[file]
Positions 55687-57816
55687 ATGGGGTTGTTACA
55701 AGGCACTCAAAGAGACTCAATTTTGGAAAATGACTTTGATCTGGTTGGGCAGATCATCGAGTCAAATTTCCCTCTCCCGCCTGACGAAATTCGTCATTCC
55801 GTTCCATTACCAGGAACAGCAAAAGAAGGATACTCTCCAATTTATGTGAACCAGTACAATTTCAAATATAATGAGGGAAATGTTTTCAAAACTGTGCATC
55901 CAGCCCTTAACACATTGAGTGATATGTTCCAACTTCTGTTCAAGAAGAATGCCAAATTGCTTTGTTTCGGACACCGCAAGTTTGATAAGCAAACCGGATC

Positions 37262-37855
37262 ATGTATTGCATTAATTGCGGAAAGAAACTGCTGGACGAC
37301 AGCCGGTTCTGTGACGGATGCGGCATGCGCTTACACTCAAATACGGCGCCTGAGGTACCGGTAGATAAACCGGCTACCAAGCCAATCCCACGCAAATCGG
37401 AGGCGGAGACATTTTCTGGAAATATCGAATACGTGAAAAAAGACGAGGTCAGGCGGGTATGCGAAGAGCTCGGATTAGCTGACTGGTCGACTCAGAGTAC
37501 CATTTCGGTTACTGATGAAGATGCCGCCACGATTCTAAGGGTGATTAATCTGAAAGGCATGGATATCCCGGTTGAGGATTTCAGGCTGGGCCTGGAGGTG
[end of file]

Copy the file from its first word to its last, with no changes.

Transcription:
Positions 55687-57816
55687 ATGGGGTTGTTACA
55701 AGGCACTCAAAGAGACTCAATTTTGGAAAATGACTTTGATCTGGTTGGGCAGATCATCGAGTCAAATTTCCCTCTCCCGCCTGACGAAATTCGTCATTCC
55801 GTTCCATTACCAGGAACAGCAAAAGAAGGATACTCTCCAATTTATGTGAACCAGTACAATTTCAAATATAATGAGGGAAATGTTTTCAAAACTGTGCATC
55901 CAGCCCTTAACACATTGAGTGATATGTTCCAACTTCTGTTCAAGAAGAATGCCAAATTGCTTTGTTTCGGACACCGCAAGTTTGATAAGCAAACCGGATC

Positions 37262-37855
37262 ATGTATTGCATTAATTGCGGAAAGAAACTGCTGGACGAC
37301 AGCCGGTTCTGTGACGGATGCGGCATGCGCTTACACTCAAATACGGCGCCTGAGGTACCGGTAGATAAACCGGCTACCAAGCCAATCCCACGCAAATCGG
37401 AGGCGGAGACATTTTCTGGAAATATCGAATACGTGAAAAAAGACGAGGTCAGGCGGGTATGCGAAGAGCTCGGATTAGCTGACTGGTCGACTCAGAGTAC
37501 CATTTCGGTTACTGATGAAGATGCCGCCACGATTCTAAGGGTGATTAATCTGAAAGGCATGGATATCCCGGTTGAGGATTTCAGGCTGGGCCTGGAGGTG